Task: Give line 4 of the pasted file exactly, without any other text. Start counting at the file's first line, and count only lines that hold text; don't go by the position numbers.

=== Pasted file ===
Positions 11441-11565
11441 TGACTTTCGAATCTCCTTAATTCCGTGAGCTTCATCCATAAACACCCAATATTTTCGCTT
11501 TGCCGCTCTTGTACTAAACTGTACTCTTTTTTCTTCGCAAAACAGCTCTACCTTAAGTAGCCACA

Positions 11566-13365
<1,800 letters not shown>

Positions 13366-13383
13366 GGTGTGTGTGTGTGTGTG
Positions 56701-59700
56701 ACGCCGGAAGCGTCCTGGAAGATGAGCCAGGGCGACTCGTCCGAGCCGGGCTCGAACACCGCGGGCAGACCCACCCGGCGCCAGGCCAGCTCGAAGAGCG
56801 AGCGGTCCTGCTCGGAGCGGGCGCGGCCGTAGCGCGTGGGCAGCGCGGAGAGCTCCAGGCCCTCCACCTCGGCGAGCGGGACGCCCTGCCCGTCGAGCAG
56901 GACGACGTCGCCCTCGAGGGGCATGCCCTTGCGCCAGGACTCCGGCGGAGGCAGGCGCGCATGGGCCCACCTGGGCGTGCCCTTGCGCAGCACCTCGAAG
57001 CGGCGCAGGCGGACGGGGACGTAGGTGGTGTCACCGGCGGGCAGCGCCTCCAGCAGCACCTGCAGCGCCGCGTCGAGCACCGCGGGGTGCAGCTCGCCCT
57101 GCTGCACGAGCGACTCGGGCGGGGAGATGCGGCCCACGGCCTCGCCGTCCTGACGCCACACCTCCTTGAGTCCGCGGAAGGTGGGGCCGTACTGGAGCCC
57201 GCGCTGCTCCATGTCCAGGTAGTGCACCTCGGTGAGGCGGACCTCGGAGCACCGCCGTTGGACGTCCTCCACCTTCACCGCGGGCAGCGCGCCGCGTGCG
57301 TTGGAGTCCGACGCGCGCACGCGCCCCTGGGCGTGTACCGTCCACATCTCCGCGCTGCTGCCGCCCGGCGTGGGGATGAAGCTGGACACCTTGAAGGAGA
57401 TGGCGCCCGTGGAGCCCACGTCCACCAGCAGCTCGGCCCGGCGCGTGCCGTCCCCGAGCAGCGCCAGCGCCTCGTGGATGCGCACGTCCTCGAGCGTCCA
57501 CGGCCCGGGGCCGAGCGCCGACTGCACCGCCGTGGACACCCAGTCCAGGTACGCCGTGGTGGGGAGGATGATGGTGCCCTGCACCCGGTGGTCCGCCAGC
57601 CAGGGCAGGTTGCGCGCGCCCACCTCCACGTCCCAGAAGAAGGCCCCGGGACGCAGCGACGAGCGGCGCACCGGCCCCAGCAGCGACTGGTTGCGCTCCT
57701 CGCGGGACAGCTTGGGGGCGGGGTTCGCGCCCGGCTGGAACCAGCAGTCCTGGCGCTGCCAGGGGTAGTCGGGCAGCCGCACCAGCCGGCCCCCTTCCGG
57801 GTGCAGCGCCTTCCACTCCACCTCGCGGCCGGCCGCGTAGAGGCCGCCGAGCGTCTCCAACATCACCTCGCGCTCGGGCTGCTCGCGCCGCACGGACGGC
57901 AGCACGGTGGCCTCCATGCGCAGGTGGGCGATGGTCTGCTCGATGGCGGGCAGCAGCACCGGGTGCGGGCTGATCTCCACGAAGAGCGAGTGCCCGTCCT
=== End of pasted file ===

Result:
Positions 11566-13365